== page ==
Updating from fedora 9 to fedora 10
However, the developers of the Intel graphics drivers have thoroughly restructured the Intel KMS code several times in the past six months.The Fedora developers found this coming and going that was partially caused by GEM too precarious, so they disabled the KMS support for Intel hardware in Cambridge; an update may activate KMS in systems with Intel-based graphics chipsets at a later stage.I am fully packed with confidence, optimism and curiosity to learn new technologies & can survive in any competitive environment I am put into and wish to be always in a nurturing and challenging environment.I am very passionate and delivered to my work, I like being responsible, I like to collaborate and make a good team, I am a person with goals, aspirations and professionalism.This makes Fedora's start-up entirely graphical with graphics hardware that supports KMS; there is no screen flickering even when the X Server starts up.This event is now only marked by the appearance of a mouse pointer immediately followed by the GDM's log-in screen – a video preview of this process has been provided by the Fedora project.In the following article, we will take a look especially at these new features and at some of the other events in the Fedora environment that are relevant to Fedora users.Faster and smoother startup Although Fedora's main sponsor, Red Hat, generates a large part of its revenue with corporate server software, some of the Red Hat developers were entrusted with working on technologies that primarily benefit end users and desktop systems in Fedora 10.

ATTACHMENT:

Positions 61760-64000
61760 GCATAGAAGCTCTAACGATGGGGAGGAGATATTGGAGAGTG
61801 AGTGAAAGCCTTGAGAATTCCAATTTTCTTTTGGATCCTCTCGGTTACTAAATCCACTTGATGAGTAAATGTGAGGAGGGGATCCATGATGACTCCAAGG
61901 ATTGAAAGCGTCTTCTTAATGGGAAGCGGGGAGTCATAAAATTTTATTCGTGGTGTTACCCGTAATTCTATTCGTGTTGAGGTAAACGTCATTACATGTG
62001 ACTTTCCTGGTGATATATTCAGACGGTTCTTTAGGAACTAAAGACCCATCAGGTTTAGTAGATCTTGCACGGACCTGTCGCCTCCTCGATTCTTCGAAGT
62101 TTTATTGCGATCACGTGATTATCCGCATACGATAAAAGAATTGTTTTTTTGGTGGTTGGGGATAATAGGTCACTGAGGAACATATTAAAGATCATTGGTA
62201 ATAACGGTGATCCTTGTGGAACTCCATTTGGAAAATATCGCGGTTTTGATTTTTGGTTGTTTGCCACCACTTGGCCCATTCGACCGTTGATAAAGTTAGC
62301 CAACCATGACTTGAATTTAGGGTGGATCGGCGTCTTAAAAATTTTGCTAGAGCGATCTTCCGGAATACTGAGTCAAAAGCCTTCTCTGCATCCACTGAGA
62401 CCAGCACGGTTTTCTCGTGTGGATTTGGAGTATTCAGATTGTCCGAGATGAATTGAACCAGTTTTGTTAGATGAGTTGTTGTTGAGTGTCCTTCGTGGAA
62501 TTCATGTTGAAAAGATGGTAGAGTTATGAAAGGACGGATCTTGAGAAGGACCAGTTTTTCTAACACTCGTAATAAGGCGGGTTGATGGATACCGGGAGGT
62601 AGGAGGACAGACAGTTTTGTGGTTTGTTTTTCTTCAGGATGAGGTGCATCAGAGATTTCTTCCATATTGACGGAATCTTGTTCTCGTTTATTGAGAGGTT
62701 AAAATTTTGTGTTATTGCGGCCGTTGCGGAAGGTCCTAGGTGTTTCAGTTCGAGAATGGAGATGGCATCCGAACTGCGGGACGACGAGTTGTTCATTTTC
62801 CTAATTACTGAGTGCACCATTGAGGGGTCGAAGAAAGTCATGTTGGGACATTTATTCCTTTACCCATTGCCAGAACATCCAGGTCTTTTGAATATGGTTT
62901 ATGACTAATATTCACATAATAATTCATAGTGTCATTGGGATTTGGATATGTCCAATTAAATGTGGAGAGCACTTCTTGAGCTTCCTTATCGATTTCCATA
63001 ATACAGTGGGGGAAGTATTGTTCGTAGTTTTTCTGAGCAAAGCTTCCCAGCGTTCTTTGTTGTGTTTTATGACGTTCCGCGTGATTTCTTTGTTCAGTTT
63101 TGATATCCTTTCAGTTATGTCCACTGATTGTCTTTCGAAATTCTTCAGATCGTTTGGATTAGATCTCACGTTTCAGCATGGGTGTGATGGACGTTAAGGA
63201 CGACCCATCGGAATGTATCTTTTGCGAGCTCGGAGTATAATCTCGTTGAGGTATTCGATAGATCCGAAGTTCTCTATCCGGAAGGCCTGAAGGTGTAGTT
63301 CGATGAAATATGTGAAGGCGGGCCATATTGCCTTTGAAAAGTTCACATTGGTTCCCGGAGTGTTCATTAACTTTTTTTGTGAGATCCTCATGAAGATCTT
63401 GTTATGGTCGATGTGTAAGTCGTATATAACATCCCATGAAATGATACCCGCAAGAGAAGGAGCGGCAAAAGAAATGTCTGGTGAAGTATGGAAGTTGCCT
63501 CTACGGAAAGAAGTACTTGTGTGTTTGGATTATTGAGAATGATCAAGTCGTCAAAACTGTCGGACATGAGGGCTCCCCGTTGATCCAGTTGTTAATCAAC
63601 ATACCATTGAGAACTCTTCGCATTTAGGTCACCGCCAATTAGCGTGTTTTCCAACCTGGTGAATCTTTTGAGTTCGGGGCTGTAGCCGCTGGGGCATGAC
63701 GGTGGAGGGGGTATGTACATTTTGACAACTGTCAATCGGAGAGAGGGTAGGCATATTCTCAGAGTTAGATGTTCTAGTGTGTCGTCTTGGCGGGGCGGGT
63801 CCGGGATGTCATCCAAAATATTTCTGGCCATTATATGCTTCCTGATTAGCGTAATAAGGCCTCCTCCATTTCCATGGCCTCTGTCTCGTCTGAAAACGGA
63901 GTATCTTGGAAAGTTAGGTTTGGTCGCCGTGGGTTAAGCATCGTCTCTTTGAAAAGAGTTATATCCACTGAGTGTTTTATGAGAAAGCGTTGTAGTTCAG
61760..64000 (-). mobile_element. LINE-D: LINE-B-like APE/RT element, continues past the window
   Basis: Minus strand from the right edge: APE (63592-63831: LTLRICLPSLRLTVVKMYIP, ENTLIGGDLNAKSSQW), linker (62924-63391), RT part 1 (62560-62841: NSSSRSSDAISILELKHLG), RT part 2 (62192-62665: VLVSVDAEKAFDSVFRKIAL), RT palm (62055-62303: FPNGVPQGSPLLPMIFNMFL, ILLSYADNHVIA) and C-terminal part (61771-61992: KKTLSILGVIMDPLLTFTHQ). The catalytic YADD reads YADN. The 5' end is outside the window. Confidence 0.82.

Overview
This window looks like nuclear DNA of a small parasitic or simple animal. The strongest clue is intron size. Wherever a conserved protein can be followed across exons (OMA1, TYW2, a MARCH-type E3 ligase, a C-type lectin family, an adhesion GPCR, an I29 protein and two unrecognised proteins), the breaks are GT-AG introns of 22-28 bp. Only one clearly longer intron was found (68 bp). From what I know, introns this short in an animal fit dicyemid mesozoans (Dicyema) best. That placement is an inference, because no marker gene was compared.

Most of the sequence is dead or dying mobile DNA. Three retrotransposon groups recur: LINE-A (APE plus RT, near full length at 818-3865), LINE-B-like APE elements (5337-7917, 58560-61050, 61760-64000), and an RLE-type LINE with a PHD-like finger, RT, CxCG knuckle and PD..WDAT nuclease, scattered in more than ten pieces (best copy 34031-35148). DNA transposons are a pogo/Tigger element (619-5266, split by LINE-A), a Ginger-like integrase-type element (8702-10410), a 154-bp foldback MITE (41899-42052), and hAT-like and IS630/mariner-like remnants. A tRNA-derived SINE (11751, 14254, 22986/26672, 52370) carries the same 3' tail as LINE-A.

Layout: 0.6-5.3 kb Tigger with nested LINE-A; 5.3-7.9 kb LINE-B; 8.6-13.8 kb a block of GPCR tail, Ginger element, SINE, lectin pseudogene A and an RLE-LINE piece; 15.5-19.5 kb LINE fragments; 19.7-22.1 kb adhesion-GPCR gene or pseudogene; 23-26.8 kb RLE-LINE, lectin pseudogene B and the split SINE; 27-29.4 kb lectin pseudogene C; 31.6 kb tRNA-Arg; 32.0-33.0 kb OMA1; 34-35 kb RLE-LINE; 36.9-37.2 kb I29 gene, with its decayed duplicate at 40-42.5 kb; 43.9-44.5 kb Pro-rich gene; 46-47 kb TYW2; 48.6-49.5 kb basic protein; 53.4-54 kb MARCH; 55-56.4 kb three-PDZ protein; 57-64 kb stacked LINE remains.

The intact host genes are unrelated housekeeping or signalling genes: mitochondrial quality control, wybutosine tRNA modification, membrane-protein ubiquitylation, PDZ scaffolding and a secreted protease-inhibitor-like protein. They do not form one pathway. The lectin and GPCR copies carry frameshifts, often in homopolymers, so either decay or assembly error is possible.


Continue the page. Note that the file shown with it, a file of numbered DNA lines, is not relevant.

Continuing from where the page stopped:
To further spice up the boot process, the Red Hat/Fedora developers created the Plymouth program (see also: Interview with the developers of Plymouth).
As a result, the switching between the X Server and a VGA text or framebuffer console becomes much faster and smoother, as the switch-over no longer requires any resetting of the screen resolution.
KMS also gives the kernel more control over the graphics hardware – until now, framebuffer and VGA drivers, the kernel's Direct Rendering Infrastructure (DRI) and the X Server have frequently stepped on each other's toes.
Although there has been four weeks' delay due to the server infrastructure break-in, unlike many of the previous versions of Fedora, there have been no further last minute delays in the release.
As is customary for Fedora, Cambridge contains a comprehensive and very state-of-the-art software range – even the recently introduced Open Office 3.0 and Firefox 3.0.4 have made it into the new version of the Linux distribution.